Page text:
The distinguished author also discusses Black literacy and the ‘Flyy Girl’ movie
New York Times best-selling book author Omar Tyree is back in the groove of book publishing with his recent book release “All Access”.
The book develops a story about today’s society, where people have become obsessed with fame and give up too much of their personal lives via social media and reality television. The follows the life of a veteran Atlanta anchor who joins a celebrity gossip website and finds herself in the hot seat landing access to a volatile entertainer’s life.
“Everybody talks about branding right now and you can’t talk about branding without social media. The concept of flipping good or bad things in the media to benefit a particular person is evident right. So, I took that and spun it on its head to create this concept for ‘All Access’,” said Tyree.
He didn’t want to give much of the book away, but in his own words the book is “the type of thriller that keeps you hooked.”
Tyree, 46, has published 28 books that have sold 2.5 million copies combined. He is known for his real life urban depiction novels that casts and chronicles the lives of African American women in today’s American society.
“I understand people, so that’s where I pull from. If you write about people [as a whole] you have to study them and see how they deal with different situations. I create from there and write stories about the psychology and sociology of human interaction,” he said.
Born and raised in Philadelphia, Pennsylvania, Tyree found his passion for storytelling during his first two years at the University of Pittsburgh, where he was a pharmacy major and aspiring football player. He wrote his first two novels “Colored, On White Campus” and his New York best seller “Flyy Girl” during his time there and created the genre of the urban/street lit books.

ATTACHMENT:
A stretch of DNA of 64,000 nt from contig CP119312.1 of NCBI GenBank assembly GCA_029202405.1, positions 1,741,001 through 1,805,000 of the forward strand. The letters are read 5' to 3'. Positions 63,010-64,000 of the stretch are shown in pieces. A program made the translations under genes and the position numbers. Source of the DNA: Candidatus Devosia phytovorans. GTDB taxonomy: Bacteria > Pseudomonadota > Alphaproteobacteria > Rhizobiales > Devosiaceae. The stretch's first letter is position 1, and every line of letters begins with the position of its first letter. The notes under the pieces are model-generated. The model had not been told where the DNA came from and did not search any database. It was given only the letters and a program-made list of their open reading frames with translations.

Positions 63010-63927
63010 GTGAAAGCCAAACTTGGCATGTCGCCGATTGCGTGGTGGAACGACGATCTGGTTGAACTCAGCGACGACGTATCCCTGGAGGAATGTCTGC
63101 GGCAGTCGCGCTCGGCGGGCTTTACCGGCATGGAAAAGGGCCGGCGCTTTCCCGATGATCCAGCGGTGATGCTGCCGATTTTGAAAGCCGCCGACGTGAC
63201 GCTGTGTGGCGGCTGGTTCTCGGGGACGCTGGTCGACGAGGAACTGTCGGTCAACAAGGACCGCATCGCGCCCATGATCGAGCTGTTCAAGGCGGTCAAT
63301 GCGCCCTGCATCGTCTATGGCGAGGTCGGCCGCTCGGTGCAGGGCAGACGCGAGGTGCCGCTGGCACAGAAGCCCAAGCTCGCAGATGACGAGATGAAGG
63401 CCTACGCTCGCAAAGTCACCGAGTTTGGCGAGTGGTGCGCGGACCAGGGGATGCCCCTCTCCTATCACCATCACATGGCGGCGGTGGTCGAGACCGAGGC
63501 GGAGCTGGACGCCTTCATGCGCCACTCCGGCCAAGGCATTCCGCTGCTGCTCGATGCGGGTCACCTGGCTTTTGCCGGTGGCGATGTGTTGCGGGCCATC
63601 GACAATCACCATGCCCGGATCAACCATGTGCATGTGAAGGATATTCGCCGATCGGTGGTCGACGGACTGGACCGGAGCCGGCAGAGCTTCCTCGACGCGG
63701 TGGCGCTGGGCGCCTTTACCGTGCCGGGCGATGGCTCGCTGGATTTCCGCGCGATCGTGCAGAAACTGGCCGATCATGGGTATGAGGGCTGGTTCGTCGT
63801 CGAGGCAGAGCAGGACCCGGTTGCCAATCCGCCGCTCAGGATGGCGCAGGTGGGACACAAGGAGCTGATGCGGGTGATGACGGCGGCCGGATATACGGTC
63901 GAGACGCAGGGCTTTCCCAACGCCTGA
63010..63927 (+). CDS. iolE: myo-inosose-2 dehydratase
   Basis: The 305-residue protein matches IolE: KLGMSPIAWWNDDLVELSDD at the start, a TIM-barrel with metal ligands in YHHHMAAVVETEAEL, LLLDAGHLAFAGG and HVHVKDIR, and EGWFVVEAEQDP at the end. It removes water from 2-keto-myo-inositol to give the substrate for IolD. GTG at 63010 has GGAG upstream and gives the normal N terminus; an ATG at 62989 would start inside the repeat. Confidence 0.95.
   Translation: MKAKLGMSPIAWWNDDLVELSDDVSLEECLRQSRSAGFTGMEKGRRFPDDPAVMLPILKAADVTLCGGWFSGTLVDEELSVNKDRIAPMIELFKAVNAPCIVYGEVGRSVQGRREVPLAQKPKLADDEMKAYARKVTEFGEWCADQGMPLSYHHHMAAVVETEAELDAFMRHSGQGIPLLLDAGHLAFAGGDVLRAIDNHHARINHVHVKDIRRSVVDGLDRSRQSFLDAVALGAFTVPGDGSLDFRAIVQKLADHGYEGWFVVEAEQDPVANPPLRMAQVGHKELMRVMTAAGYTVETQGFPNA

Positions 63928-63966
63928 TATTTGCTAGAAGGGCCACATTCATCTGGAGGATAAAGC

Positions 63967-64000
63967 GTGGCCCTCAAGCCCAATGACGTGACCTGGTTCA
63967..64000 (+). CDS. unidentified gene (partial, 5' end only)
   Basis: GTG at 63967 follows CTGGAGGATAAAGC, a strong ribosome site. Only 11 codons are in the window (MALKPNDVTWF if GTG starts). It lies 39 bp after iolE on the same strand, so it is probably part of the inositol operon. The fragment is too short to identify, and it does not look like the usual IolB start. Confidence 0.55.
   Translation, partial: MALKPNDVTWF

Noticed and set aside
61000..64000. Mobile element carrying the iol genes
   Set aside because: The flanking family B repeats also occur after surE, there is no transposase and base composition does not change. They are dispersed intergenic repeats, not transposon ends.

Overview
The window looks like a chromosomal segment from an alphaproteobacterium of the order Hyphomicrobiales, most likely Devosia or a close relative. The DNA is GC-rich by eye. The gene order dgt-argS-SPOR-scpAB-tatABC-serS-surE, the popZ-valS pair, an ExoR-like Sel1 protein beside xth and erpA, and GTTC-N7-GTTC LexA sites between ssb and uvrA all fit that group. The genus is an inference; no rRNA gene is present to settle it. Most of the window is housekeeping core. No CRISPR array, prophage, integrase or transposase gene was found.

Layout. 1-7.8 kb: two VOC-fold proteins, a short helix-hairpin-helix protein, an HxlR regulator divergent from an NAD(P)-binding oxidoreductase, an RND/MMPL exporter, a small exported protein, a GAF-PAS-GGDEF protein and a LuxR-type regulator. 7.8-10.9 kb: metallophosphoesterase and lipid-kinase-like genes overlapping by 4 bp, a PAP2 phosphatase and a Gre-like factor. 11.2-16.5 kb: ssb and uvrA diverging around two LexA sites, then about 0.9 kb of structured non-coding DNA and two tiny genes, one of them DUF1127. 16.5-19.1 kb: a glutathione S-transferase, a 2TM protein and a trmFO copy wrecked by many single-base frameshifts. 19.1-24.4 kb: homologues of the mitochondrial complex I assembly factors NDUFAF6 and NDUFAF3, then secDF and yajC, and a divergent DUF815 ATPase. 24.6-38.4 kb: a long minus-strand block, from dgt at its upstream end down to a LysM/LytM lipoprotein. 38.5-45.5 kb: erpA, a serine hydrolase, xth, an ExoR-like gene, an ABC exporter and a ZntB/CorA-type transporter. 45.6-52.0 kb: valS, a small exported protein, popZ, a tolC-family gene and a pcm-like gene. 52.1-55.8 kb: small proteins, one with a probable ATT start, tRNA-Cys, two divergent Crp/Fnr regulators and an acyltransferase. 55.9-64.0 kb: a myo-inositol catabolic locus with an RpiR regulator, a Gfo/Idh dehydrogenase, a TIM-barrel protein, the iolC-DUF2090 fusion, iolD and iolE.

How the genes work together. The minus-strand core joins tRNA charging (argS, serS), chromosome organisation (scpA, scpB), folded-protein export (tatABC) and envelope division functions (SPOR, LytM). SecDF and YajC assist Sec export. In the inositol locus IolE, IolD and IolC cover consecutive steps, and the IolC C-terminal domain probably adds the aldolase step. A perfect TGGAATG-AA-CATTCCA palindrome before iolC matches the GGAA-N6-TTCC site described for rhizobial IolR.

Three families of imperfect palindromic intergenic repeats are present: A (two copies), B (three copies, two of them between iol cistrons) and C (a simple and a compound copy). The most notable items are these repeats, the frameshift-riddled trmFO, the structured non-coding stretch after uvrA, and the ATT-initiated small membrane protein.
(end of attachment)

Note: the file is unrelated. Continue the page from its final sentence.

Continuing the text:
Eventually, Tyree transferred to Howard University to finish his education and by the fall of 1989 he began to formerly claim his status as a writer in the school’s print journalism program. His early career as a newspaper reporter turned into him starting his first book publishing company to release his early works of fiction novels.
“When you’re a visionary you think way outside of the curb. People tell me that all the time that I’m always forward thinking and that the way it should be,” he said. “I wrote ‘Diary of a Groupie’ right before the whole Kobe Bryant scandal and ‘Just Say No’ before R. Kelly got in trouble because I’m always thinking ahead of the curb.”
In 2001, he received the NAACP Image Award for Outstanding Literature in Fiction and a 2006 Phillis Wheatley Literary Award for Body of Work in Fiction award.
“It was ten years of talking to back and forth with producers about producing a film. Jeff Clanagan from Code Black is the guy who is finally making it happen. If it wasn’t for him we would still be going back and forth with producers about the movie,” said Tyree.
When asked about his excitement for the movie Tyree gets straight to the point. “I have to see it first to get excited about it. I don’t know the Hollywood process of when, where and how. I can only control the book process that I create not the Hollywood aspect. But, when it happens I’ll be jumping for joy,” he said.
But, the one thing that mostly gets Tyree to jump for joy is his ability to push for urban literacy through his works as an author. “All of the work I do is to influence the community and show them that literacy is crucial,” he said. “We have to keep reading going because it’s needed for all parts of life.”
To keep up with Tyree following him on Twitter @OmarTyree.